Conformity to the world or transformation?
We very much live in a world that really seeks to conform us to its standards and its models. There has never been a culture or society where mass media and advertising has been used to try to shape people’s thoughts and lives. But Paul in Romans 12 offers a challenge to us living in the 21st century that is just as relevant to us as it was to believers living in the first century. We read, “I beseech you therefore, brethren, by the mercies of God, that you present your bodies a living sacrifice, holy, acceptable to God, which is your reasonable service. And do not be conformed to this world, but be transformed by the renewing of your mind, that you may prove what is that good and acceptable and perfect will of God,” (Rom.12:1-2 NKJV). In the Old Testament animal sacrifices were a very important part of worship. The priest cut the animal into pieces and would lay it on the altar in accordance with God’s Word. When we come to the New Testament, keep in mind that animal sacrifices were still taking place when Paul wrote the letter to the Romans, Paul is communicating to us that animal sacrifices are no longer the thing that pleases the heart of God. God wants us to present our bodies daily to Him as living sacrifices. The problem with living sacrifices is that they keep getting off the altar, so there is a need for us to regularly recommit our lives to following and performing God’s will in obedience to His Word.
Just a couple of nuances that I would like us to consider for a few moments in my blog today. First of all, the word “therefore” is very important. Someone has stated that whenever you see a “therefore” in Scripture take time to figure out what it’s “therefore”. This “therefore” denotes a change in the Christian life and service that should flow out of all the things that Paul has presented in the first 11 chapters of the book of Romans. “Therefore” in view of all that God has done, Paul urges us to bring a free-will offering of our lives to the Lord Jesus Christ. We are to yield our members as instruments to righteousness, which is a double challenge in the face of all the corruption and pollution we’re exposed to on a daily basis. But in view of God’s mercy and all that He has done for us, it is a very reasonable service of worship for us to present our bodies as living sacrifices.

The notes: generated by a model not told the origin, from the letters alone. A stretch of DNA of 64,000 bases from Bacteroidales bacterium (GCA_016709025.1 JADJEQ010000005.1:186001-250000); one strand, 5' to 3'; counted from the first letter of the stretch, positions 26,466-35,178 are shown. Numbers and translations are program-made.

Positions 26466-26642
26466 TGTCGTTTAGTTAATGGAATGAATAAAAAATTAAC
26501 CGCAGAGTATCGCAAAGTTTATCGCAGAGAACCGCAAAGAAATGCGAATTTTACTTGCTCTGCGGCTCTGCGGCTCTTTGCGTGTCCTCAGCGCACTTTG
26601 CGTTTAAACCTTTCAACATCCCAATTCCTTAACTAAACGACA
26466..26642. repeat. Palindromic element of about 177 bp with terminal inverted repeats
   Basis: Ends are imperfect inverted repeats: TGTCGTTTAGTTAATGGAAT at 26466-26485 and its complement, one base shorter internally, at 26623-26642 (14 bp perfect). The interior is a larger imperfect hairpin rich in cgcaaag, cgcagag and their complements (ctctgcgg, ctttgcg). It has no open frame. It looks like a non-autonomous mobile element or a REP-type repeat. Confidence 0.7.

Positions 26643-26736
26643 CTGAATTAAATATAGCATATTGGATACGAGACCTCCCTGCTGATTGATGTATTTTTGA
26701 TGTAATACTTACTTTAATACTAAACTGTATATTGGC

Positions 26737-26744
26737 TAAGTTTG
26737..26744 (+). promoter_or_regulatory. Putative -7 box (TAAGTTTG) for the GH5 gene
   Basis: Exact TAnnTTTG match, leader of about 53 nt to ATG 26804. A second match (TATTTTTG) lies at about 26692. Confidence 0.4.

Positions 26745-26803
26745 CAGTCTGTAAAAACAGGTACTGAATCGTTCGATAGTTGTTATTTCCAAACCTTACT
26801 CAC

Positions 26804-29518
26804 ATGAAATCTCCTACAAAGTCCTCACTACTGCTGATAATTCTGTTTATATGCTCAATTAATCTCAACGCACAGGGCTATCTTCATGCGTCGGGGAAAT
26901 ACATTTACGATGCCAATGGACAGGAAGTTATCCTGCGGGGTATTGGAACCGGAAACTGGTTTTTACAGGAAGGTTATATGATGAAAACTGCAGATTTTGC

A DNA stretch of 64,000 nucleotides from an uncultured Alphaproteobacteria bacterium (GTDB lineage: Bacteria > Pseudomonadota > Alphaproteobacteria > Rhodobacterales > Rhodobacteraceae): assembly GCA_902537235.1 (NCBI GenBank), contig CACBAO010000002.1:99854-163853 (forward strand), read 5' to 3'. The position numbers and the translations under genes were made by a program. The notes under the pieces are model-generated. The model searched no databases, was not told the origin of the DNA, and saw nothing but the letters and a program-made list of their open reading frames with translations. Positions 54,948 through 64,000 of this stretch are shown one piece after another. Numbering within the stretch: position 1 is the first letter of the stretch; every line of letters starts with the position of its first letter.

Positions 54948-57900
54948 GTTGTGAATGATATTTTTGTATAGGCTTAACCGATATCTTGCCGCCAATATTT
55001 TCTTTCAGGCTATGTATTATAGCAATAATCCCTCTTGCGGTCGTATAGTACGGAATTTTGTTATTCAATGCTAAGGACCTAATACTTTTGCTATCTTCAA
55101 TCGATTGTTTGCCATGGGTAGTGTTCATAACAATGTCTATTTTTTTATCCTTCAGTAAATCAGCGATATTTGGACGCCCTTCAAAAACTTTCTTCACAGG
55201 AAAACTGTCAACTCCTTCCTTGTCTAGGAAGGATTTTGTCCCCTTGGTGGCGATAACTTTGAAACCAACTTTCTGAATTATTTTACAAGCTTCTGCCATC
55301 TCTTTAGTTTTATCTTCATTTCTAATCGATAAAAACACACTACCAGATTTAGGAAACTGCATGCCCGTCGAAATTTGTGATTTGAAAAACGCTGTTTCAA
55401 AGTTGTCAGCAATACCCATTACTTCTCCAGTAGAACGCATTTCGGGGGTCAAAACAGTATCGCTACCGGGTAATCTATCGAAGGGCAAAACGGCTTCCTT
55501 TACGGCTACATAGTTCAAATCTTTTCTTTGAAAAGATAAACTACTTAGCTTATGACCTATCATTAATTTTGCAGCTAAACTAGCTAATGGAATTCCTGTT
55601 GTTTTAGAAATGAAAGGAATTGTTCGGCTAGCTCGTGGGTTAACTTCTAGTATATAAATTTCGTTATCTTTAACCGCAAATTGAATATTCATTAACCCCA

Another interesting note in this passage is that the word “do not be conformed” is in the Greek language in the negative present imperative tense, which means “stop being conformed”. The first-century Christians, in much the same way as the 21st-century Christians were allowing the worldly system
in which they lived to dictate how they were living. There are many examples of how Christians today are allowing the worldly system to creep into their thought processes as well. This conforming of our thought process is such a subtle thing, and it has resulted in many ways in the church itself losing its distinctiveness for Jesus Christ. When the church conforms to the world standards it loses its light and saltiness, which should be an attraction to a lost and dying world.
One other word that I would comment on in this passage is the word “transformed”. This is the Greek word from which we get our English word “metamorphosis”, which speaks of the biological change that occurs when a crawling caterpillar is transformed into a beautiful butterfly or tadpole is transformed into a frog. When Jesus Christ truly comes into our heart and life there is a change of character and destination. Jesus desires to change our lives and He will do that when we are in the practice of renewing our minds through the Word of God and through the Holy Spirit. I would like us to consider further in our blog next week some more thoughts from this particular passage and for us to be challenged in this coming week to look for ways that we can be transformed by the renewing of our minds by allowing the Lord Jesus Christ the speak into our hearts and souls. Be still and know that He is God.
All for God’s Glory,
Pastor Rich Sivo